George Araya, with a doctorate in education, has been named as the chairman of the education department at Weimar College, according to President Neil Nedley, MD.
With almost 40 years of experience in education and administration, Dr. Araya comes to Weimar College from Desert Sands Unified School District in La Quinta, California, where he served as Director of Educational Technology and Information Systems. During his 25-year tenure, he designed and implemented a Gigabit, a metropolitan area network for the school system.
One of his major achievements was the design and implementation of a Microwave Metropolitan Area Network. He received one of the most prestigious awards on June 10, 1997, at the Smithsonian Castle in Washington D.C., the medal and certificate that recognized the Desert Sands Unified School District Microwave Metropolitan Area Network incorporation into the museum archives. The Desert Sands Unified School District technology project is now part of the Permanent Research Collection on Information Technology in the Smithsonian Institution’s National Museum of American History in Washington D.C.
“I provided district-wide leadership in technology curriculum integration in the classroom”, said Araya.
Dr. Araya is also credited for development of a comprehensive private cloud to support a technology-based learning environment allowing students and teachers to access several online tools including Google apps and curriculum content. This process included the addition of over 31,000 Chromebooks for students in grades second through twelfth. Over 160 kindergarten and first graders received Samsung tablets for classroom use.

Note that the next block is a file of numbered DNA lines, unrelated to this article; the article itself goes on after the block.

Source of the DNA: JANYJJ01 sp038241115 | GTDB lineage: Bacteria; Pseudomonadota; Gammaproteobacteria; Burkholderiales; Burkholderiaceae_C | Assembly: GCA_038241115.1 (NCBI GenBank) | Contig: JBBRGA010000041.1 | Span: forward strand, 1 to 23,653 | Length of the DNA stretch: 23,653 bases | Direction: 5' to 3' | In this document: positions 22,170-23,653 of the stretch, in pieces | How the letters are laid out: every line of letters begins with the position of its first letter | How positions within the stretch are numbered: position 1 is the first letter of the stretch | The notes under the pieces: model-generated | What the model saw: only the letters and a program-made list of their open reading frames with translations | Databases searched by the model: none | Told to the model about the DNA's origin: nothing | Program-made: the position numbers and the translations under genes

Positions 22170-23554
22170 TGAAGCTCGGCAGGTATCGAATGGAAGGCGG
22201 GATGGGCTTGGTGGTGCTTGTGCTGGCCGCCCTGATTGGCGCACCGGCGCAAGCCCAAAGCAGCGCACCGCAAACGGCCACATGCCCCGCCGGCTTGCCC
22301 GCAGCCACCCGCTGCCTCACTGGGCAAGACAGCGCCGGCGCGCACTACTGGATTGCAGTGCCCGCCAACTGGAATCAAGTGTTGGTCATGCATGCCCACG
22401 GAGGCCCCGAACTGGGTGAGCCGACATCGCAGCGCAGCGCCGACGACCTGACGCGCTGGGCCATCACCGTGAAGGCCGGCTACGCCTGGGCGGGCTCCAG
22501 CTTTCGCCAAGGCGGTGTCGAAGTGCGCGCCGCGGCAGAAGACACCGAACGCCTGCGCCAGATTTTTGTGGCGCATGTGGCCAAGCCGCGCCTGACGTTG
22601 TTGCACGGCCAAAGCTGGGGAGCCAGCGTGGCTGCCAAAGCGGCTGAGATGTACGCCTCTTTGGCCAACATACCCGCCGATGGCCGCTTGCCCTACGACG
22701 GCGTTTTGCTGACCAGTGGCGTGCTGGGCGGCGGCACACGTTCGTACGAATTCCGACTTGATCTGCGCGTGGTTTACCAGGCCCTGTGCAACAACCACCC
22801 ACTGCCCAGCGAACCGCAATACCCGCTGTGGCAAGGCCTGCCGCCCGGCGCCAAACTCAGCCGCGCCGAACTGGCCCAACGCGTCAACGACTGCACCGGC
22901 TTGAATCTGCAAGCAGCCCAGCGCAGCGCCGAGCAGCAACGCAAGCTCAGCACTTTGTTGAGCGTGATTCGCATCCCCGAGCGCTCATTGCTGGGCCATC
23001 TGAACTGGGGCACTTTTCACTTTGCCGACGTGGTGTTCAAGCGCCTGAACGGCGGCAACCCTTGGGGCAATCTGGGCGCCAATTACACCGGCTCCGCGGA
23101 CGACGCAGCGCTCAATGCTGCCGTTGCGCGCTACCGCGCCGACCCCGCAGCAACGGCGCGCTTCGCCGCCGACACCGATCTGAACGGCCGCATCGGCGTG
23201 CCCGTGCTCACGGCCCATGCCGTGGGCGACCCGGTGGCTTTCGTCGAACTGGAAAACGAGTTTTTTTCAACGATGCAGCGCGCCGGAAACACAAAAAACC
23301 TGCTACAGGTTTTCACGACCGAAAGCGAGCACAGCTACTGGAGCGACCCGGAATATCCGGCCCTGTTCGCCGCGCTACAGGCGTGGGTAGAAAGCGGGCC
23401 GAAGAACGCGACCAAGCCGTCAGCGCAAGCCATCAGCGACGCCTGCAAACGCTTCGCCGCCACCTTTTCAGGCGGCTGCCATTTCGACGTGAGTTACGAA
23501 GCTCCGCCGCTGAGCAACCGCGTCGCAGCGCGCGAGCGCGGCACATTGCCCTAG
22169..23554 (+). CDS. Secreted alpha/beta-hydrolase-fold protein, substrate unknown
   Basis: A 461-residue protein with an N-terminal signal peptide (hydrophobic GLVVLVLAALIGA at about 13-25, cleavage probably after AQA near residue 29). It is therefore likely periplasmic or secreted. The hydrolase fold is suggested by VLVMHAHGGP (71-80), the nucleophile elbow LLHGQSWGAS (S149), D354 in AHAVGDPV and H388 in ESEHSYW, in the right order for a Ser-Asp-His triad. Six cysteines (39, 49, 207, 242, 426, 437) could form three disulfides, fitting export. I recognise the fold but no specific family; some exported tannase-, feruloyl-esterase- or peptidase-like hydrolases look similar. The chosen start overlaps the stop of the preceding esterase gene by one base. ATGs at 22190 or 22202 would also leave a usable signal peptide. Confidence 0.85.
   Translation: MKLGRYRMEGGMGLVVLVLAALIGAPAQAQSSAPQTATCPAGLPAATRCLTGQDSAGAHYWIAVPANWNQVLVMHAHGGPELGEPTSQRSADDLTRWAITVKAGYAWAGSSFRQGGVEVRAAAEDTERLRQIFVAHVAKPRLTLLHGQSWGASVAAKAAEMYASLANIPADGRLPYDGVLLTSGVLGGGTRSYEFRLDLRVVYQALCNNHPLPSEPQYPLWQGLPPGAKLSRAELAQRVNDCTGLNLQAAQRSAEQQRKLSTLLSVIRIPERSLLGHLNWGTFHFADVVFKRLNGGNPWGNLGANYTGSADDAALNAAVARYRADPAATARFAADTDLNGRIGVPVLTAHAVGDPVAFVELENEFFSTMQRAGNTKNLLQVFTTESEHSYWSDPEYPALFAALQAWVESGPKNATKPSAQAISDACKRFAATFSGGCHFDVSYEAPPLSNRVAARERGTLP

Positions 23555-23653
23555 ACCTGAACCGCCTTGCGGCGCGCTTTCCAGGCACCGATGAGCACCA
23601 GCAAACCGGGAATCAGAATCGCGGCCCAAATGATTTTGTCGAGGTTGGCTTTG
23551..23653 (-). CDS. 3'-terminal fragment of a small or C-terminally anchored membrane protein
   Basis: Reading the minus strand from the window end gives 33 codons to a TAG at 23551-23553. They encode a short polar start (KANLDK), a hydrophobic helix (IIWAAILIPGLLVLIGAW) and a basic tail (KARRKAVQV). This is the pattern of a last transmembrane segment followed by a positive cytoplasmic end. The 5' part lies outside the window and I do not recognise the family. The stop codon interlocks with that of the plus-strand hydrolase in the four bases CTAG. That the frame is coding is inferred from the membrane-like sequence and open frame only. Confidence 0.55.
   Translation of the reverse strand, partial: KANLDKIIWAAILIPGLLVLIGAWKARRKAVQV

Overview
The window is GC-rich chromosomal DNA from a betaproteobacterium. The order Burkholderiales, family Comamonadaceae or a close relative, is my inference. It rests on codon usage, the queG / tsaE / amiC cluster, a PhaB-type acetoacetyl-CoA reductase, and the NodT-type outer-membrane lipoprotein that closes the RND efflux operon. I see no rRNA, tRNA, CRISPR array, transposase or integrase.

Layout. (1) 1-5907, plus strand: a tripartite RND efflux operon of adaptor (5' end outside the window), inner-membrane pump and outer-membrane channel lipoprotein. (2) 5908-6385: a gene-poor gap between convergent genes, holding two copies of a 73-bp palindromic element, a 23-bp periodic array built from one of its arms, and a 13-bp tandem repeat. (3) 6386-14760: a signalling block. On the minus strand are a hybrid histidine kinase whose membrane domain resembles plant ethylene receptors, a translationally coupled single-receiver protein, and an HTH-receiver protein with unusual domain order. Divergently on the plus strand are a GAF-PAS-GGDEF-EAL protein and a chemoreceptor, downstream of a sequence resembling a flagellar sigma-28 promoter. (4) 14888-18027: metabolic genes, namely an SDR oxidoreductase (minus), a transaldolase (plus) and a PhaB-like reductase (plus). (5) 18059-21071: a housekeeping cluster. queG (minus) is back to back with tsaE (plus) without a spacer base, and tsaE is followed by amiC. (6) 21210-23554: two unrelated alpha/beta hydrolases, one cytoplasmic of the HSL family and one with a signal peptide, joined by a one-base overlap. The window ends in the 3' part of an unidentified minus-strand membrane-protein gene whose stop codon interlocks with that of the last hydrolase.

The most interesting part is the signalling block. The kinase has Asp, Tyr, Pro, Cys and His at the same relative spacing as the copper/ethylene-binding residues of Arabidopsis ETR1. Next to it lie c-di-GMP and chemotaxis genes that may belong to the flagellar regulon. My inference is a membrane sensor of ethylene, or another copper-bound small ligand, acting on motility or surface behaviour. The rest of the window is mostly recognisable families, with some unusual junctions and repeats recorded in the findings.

At Weimar College, Dr. Araya is leading the progressive educational studies for college students. “We are integrating technology into the classroom.”
According to a recent publishing from the National Survey of Student Engagement (NSSE), Weimar College students were higher than any peer group of national colleges in community and service, higher order reasoning, learning strategies, quantitative reasoning, effective teaching practices, and supportive environment.
“It’s an exciting time to be training teachers and educators,” he commented. “A time when there’s so much access to information and technology.”
Dr. Araya earned his doctorate degree in administration and education from Loma Linda University. In addition to leading the education program at Weimar College, he maintains his adjunct professorship at La Sierra College and California State University San Bernardino at the Palm Desert campus.